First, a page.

The history and legacy of the Betty Ford Center

Mercer 19315

AP

Betty Ford in 1996 at her husband's funeral

A memorial service for former First Lady Betty Ford will be held Tuesday afternoon at St. Margaret’s Episcopal Church in Palm Desert. She and late President Gerald Ford worshipped there after he left office in 1977. Betty Ford died Friday at the age of 93.

While she was First Lady, Betty Ford championed breast cancer awareness, abortion rights and the Equal Rights Amendment. But she also endured a very public battle with addiction to alcohol and pain killers.

The Betty Ford Center was founded in October 1982. Ford expected that the center would be a Southern California center, according to John Schwarzlose, the CEO of Betty Ford Center.

He says Ford "really underestimated the demand, the impact [of the center], because of her, and everything she stood for as a woman. That we'd be worldwide. And that today, 29 years later, we're the best known addiction center in the entire world, was something that really overwhelmed Mrs. Ford."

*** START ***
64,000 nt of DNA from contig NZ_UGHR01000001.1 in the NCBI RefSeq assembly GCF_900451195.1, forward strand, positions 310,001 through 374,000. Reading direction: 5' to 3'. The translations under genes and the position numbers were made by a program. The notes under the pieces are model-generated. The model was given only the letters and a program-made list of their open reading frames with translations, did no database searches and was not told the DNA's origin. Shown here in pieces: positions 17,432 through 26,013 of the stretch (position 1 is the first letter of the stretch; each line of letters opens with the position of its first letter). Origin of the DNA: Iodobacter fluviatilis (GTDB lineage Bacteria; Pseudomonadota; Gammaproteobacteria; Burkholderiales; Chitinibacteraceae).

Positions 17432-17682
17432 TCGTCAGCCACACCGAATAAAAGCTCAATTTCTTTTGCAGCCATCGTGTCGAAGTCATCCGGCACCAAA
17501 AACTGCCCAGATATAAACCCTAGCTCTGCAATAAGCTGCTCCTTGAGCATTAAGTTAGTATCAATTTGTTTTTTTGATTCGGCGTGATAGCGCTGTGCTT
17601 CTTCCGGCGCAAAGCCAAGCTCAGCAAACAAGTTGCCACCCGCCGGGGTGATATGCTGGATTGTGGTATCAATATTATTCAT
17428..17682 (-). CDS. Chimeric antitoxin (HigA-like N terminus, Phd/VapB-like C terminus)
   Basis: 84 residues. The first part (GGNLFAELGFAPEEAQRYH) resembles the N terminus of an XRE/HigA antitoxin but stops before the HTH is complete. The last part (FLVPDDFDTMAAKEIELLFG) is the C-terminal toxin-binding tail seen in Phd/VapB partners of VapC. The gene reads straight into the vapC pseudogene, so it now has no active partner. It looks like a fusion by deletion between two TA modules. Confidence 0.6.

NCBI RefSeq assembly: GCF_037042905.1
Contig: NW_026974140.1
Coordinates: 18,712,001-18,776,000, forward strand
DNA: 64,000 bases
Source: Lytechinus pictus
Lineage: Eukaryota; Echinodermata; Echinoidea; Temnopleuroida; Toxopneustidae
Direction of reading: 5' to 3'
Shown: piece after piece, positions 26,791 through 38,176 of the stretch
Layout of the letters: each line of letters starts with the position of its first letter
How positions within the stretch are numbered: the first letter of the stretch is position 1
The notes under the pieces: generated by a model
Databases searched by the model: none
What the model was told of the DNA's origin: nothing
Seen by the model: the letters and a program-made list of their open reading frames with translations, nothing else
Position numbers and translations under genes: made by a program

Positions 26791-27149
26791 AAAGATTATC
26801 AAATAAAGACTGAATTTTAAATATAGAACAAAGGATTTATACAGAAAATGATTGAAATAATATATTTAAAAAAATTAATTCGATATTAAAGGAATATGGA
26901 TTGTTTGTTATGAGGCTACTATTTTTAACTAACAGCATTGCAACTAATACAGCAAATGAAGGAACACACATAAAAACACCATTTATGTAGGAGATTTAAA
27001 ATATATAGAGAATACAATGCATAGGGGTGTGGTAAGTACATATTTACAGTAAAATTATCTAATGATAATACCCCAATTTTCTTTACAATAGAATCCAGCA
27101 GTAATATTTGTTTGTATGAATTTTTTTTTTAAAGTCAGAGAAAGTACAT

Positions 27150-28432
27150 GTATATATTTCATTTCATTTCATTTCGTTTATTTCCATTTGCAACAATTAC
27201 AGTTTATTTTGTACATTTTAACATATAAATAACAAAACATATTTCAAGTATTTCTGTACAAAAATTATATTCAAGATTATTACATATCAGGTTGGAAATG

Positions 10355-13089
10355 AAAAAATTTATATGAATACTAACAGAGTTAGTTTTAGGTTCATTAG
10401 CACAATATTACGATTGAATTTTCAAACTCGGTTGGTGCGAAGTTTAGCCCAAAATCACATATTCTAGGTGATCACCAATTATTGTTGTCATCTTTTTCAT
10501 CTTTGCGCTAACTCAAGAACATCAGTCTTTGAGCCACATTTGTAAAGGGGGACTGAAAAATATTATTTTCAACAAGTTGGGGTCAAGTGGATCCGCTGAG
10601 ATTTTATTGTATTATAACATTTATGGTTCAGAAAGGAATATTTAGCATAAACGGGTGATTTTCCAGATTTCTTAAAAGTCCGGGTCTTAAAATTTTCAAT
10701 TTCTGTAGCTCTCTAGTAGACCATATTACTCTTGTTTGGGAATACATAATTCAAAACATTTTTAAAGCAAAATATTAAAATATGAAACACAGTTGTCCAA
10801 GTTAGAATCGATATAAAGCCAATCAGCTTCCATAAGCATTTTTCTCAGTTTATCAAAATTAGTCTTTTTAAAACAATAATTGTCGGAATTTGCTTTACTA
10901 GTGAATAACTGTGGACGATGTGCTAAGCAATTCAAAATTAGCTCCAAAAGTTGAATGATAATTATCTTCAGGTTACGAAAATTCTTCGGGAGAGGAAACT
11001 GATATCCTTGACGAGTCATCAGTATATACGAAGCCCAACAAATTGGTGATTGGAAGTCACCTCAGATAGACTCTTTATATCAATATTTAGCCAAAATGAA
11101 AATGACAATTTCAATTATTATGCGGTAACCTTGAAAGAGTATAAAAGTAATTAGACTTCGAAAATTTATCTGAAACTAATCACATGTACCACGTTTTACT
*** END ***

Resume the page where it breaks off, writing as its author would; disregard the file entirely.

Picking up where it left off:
Schwarzlose says Ford would run into former patients, who would flock to her. "They would say, 'Betty, thank you so much for giving me this chance, for letting me build this new life.' And Mrs. Ford would look at every one of them, right into their eyes, and say, 'You're the one that did it. You did it.'"

While she was mired in problems of addiction, Ford's family held an intervention for her in 1978. "It was actually April Fools Day. Mrs. Ford – years later, she would joke about that. She'd say 'Yeah, the April Fools joke was on me!,'" Schwarzlose says.

She went for treatment to Long Beach Naval Hospital, a hospital that was mostly filled with sailors from the Navy who had trouble with drugs and alcohol. But Schwarzlose says women who had been in the 12-step program for a long time took Ford under her wing.

Ford never regretted her sobriety, says Schwarzlose. She and her husband, Former President Gerald Ford, lobbied the California legislature to pass a new law creating an addiction hospital. The law passed and was signed into law, and work began on the Betty Ford Center.

"Then the question was asked of Mrs. Ford, would you agree to put your name on it? And she said, 'Absolutely not. I've only been clean and sober myself for a little over three years. And, you know, if I put my name on it, what if I take a drink?' And President Ford at the end was the one that finally convinced her. 'If you do put your name on it, it will be like a beacon to say to people, this is a safe place to go.'"

Betty Ford agreed to put her name on the center, but her reluctance is, according to Schwarzlose, the reason why there's only one Betty Ford Center.

Audio: KPCC's Steve Julian talks with John Schwarzlose, CEO of the Betty Ford Center, who knew Ford well.

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